BIOGRAPHICAL AND CRITICAL SOURCES:
Lanes, Selma, Down the Rabbit Hole, Atheneum (New York, NY), 1971.
Segal, Lore, Other People's Houses, Harcourt (New York, NY), 1964.
Something about the Author Autobiography Series, Volume 11, Gale (Detroit, MI), 1991.
Atlantic Monthly, September 1, 2007, review of Shakespeare's Kitchen: Stories, p. 130.
Booklist, August, 2003, Gillian Engberg, review of Morris the Artist, p. 1990; May 1, 2004, Hazel Rochman, review of Why Mole Shouted, and Other Stories, p. 1564; April 1, 2007, Keir Graff, review of Shakespeare's Kitchen, p. 29.
Commentary, March, 1965, Cynthia Ozick, review of Other People's Houses.
Contemporary Fiction, fall, 1993, Philip G. Cavanaugh, "The Present Is a Foreign Country: Lore Segal's Fiction," p. 475.
Country Living Gardener, December 22, 2003, "Once upon a Time," p. 16.
Entertainment Weekly, April 20, 2007, "Jejune Bugs," p. 66; December 28, 2007, Jennifer Reese, "Fiction of the Year," p. 134.
Horn Book, March-April, 2005, Deirdre F. Baker, review of More Mole Stories and Little Gopher, Too, p. 194.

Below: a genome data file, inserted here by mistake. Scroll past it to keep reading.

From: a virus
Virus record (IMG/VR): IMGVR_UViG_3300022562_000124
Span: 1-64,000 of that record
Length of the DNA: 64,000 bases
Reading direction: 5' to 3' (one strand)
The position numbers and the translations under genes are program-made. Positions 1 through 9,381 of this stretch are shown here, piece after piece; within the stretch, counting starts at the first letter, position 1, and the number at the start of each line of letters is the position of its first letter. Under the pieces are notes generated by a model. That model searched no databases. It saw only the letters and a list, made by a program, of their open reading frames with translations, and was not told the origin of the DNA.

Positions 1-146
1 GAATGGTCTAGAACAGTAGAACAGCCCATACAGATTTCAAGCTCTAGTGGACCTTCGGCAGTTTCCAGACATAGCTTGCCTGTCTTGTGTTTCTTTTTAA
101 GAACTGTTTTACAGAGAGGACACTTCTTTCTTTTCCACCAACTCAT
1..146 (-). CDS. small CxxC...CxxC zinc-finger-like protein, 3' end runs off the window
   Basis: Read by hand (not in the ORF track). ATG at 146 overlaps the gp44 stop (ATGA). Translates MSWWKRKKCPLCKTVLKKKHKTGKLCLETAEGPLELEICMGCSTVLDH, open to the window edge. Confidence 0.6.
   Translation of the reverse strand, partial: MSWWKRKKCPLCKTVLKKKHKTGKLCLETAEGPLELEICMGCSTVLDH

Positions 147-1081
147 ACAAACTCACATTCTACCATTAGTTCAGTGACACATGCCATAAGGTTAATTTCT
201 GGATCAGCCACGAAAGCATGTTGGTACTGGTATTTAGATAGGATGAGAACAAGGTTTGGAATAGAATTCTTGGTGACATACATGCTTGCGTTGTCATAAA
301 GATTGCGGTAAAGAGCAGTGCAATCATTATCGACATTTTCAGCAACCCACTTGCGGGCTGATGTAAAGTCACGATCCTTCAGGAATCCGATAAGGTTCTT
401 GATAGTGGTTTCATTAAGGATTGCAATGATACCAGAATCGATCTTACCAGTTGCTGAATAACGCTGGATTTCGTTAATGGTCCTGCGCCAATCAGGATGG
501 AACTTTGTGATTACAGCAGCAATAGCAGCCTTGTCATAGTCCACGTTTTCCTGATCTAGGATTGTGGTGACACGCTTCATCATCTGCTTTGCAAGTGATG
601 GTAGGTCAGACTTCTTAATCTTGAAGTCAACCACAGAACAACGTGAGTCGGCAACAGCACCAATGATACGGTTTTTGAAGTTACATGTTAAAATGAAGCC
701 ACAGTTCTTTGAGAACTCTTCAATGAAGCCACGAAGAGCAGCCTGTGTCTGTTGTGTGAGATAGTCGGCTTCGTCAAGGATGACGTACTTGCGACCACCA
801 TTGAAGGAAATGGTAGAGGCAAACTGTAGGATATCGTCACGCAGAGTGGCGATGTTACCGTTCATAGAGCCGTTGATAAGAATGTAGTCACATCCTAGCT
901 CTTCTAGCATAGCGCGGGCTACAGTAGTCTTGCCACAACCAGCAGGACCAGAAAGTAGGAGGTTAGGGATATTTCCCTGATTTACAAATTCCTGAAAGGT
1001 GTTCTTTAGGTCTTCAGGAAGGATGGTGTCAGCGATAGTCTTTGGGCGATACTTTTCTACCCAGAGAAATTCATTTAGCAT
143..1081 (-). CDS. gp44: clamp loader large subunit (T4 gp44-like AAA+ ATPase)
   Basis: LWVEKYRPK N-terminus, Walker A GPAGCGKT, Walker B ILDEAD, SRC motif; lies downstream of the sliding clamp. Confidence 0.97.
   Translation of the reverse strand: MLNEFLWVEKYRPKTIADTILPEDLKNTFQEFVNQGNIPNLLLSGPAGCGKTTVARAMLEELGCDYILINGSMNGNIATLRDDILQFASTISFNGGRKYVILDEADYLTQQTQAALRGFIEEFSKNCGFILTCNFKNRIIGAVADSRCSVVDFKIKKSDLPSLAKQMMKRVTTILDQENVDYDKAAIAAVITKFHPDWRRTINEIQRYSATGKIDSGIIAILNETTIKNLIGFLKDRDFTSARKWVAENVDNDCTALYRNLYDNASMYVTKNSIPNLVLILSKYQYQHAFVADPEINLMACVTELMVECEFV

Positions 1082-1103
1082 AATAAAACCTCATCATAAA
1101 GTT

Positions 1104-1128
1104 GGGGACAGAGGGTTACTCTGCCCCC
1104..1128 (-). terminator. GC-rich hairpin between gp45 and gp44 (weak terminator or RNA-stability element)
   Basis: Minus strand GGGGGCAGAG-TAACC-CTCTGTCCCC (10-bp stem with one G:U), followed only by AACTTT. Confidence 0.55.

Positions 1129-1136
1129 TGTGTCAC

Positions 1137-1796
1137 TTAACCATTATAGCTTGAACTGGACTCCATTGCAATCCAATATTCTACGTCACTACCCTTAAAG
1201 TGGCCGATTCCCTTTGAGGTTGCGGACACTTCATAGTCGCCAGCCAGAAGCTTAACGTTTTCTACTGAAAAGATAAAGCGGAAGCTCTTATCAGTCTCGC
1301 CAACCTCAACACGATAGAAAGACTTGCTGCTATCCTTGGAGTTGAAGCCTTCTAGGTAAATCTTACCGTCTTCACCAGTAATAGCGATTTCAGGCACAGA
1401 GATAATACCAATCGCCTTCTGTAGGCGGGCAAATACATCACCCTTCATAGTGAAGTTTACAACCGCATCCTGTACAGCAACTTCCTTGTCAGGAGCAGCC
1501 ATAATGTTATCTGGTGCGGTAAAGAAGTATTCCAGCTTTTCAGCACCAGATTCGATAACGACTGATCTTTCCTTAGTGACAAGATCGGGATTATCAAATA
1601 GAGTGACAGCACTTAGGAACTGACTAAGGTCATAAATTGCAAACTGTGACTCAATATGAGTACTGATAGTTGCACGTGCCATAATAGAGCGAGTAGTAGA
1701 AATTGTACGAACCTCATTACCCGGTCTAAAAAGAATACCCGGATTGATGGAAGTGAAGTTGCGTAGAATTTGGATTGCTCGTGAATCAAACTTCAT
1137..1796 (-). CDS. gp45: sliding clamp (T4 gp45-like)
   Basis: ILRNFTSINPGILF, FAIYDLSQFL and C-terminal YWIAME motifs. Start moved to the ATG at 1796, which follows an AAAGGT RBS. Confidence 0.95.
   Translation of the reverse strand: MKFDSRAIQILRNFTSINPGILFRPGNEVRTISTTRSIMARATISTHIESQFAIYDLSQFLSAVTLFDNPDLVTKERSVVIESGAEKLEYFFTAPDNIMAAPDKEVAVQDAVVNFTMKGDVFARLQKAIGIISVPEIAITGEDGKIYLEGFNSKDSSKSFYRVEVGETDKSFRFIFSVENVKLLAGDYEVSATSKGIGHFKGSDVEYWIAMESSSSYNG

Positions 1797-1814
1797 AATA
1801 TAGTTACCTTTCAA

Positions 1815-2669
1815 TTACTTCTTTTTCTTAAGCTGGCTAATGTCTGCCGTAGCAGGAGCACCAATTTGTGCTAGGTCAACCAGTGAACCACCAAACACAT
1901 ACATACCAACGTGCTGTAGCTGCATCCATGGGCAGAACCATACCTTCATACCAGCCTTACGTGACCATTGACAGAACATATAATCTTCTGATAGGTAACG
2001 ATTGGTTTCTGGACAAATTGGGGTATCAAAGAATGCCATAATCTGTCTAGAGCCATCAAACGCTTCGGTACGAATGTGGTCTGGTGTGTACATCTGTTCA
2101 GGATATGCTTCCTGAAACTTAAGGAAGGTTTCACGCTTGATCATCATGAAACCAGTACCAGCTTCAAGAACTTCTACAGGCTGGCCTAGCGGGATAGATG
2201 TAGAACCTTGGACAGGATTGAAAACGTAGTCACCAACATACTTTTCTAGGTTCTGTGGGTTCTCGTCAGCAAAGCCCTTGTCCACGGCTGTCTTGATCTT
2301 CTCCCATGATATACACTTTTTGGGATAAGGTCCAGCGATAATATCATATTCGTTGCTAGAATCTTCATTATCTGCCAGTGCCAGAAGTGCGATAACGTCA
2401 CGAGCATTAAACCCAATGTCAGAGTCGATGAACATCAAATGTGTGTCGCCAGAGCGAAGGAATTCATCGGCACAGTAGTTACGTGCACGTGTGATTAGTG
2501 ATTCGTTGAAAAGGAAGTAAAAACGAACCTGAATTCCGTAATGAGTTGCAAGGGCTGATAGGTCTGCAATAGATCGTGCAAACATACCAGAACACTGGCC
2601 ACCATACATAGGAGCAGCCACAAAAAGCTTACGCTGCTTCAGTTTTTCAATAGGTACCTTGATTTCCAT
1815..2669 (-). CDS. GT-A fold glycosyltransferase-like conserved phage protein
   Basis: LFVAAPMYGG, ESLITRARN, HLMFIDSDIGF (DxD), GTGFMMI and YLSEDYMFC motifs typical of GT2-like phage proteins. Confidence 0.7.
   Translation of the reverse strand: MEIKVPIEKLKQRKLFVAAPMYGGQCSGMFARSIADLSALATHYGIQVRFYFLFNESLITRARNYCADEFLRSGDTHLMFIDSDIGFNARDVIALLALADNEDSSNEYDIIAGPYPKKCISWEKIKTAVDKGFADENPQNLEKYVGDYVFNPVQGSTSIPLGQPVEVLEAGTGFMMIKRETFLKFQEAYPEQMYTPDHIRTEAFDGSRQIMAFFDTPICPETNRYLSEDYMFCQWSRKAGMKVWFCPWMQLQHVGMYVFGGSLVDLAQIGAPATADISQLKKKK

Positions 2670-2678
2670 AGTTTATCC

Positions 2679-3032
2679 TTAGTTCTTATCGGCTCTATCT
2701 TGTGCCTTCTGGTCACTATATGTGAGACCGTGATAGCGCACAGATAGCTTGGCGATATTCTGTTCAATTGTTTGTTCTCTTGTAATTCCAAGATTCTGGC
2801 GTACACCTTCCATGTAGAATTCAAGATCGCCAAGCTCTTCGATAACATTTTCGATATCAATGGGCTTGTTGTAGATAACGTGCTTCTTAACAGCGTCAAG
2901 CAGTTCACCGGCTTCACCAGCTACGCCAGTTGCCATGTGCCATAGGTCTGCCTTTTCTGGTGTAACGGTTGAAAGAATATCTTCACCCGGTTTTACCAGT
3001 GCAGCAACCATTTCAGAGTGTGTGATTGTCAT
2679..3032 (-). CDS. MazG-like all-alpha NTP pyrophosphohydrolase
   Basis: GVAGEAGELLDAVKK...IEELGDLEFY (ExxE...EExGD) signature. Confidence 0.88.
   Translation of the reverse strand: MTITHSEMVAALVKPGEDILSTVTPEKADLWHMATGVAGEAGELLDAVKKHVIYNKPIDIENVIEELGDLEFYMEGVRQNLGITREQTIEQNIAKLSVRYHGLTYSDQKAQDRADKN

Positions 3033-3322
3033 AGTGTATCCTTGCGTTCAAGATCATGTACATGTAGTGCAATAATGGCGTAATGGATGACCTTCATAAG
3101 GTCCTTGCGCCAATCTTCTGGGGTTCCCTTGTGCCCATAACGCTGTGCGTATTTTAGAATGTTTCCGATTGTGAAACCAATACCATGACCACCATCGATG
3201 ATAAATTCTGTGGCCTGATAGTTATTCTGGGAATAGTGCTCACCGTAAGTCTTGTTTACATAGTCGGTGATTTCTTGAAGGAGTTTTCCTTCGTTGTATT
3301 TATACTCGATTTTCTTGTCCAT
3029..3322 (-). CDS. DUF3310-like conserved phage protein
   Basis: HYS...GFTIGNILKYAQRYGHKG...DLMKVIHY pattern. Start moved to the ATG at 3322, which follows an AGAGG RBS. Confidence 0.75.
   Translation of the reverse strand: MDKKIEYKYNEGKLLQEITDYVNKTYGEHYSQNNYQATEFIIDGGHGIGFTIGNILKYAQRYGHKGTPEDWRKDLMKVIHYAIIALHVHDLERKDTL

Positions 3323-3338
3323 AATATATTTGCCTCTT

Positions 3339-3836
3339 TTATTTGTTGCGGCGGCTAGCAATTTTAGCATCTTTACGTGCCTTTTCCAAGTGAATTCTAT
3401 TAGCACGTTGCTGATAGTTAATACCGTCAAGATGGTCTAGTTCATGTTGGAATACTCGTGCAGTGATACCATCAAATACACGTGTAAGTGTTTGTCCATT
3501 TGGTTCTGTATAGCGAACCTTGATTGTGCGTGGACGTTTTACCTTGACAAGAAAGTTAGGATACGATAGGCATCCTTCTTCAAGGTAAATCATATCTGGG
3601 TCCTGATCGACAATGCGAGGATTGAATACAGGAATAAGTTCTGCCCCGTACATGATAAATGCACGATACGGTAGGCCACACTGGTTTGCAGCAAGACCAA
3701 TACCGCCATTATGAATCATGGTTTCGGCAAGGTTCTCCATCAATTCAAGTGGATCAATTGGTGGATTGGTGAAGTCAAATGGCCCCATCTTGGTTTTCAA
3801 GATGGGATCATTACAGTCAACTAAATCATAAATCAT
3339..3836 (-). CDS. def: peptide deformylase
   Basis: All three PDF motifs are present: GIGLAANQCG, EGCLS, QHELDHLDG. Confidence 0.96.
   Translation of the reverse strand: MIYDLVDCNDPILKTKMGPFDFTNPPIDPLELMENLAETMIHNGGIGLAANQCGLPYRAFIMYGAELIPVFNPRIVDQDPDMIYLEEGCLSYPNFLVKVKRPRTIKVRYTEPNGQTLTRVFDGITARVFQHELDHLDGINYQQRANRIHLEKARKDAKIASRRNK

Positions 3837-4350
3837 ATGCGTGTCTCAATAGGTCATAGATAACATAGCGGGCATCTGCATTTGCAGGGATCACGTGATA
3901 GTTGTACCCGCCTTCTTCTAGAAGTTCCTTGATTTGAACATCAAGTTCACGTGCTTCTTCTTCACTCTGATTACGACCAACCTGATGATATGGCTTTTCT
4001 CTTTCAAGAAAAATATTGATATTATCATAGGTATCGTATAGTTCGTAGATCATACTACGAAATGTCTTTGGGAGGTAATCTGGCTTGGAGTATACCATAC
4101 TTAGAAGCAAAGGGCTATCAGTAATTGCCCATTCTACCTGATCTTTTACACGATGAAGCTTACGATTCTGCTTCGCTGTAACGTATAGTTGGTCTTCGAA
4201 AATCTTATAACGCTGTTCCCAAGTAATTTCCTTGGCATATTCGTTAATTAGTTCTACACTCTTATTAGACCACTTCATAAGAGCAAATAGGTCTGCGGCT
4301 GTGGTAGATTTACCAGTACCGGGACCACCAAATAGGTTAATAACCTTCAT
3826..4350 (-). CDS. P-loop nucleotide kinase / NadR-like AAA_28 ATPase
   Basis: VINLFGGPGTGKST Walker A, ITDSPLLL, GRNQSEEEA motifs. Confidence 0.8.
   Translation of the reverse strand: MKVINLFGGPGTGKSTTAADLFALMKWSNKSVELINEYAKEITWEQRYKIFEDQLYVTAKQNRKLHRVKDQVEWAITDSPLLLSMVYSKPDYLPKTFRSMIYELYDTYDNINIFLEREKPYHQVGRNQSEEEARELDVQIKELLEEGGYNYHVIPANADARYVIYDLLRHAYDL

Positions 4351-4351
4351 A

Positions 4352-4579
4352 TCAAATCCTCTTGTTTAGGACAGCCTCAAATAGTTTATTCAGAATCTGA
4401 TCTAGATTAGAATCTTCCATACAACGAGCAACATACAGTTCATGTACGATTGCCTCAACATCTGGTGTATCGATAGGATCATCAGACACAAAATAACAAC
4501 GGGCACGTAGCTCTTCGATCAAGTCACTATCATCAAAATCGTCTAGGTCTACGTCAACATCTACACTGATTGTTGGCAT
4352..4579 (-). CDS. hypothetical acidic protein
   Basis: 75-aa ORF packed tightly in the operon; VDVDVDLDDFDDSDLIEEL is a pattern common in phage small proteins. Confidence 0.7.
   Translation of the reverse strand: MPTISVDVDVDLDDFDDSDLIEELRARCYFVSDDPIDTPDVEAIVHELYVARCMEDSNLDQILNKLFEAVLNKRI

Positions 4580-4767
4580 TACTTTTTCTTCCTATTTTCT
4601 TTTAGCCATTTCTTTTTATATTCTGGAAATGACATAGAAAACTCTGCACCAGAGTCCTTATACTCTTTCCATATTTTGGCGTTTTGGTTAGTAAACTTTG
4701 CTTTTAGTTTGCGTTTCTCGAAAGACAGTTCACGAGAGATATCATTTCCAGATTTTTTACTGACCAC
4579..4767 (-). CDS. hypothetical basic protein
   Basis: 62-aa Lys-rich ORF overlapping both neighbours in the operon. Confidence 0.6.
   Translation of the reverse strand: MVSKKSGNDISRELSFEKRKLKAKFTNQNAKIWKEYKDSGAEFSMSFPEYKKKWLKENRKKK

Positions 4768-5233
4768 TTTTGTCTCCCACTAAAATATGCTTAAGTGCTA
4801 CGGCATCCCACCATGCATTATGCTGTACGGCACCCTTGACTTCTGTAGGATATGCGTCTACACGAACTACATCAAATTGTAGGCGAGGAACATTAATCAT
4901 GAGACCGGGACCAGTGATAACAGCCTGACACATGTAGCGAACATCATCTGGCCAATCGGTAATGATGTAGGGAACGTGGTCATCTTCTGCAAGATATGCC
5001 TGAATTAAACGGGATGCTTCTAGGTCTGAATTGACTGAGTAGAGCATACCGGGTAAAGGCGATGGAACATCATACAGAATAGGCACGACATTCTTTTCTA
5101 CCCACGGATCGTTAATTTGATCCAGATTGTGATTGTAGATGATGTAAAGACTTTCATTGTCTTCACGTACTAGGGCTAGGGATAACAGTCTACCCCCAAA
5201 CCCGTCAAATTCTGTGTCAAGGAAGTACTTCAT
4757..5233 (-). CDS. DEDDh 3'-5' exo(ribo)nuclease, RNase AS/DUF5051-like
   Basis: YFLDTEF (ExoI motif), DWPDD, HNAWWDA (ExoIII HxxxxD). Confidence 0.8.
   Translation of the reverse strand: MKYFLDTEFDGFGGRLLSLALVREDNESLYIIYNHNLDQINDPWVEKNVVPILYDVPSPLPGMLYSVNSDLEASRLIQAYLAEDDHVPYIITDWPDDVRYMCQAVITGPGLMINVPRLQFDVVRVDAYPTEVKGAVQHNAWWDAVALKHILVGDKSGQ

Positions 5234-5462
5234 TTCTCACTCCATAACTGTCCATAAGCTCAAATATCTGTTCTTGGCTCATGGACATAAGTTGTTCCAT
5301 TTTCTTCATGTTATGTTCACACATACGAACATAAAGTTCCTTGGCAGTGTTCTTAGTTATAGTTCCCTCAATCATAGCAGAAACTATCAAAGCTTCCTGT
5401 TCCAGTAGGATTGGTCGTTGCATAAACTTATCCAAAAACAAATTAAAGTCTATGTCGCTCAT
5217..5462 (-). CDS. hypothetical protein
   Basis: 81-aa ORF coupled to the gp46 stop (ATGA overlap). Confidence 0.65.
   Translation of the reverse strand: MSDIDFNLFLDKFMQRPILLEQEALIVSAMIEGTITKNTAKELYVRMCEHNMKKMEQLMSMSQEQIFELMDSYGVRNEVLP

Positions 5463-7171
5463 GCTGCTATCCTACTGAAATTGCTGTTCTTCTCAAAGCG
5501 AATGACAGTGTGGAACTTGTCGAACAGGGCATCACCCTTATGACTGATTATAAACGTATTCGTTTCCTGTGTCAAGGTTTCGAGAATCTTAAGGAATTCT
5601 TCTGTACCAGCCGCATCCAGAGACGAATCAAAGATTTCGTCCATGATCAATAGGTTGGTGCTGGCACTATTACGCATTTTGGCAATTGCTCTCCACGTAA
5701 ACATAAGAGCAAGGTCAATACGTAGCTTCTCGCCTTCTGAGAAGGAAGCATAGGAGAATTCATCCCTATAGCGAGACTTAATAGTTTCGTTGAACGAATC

Internet Bookwatch, October 1, 2007, review of Shakespeare's Kitchen.
Kirkus Reviews, May 1, 2003, review of Morris the Artist, p. 683; April 1, 2004, review of Why Mole Shouted, and Other Stories, p. 337.
Library Journal, November 15, 1964, Elizabeth Thalman, review of Other People's Houses; March 15, 2007, Amy Ford, review of Shakespeare's Kitchen, p. 66.
New Republic, December 12, 1964, Richard Gilman, review of Other People's Houses; August 15, 1985, Laura Obolensky, review of Her First American: A Novel, p. 41.
New Statesman, March 19, 1965, review of Other People's Houses.
Newsweek, July 8, 1985, review of Her First American.
New York Times Book Review, May 17, 1970, review of Tell Me a Mitzi, p. 26; October 24, 1976, review of Lucinella, p. 20; May 19, 1985, Carolyn Kizer, review of Her First American, p. 7; May 6, 2007, Sue Halpern, "Losing Her Accent," p. 29.
People Weekly, July 8, 1985, Campbell Geeslin, review of Her First American, p. 12; April 9, 2007, Sue Corbett, Francine Prose, Beth Perry, Michelle Green, Joanna Powell, and Vick Boughton, "Books," p. 47.
Publishers Weekly, April 7, 2003, review of Morris the Artist, p. 66; March 22, 2004, review of Why Mole Shouted, and Other Stories, p. 85; December 31, 2007, review of Shakespeare's Kitchen, p. 23.
Saturday Review, July 25, 1970, review of Tell Me a Mitzi; October 16, 1976, review of Lucinella.
School Library Journal, April, 2004, Linda M. Kenton, review of Why Mole Shouted, and Other Stories, p. 124.
Time, July 1, 1985, review of Her First American, p. 60.
Lore Segal Home Page,http://loresegal.net (June 11, 2008).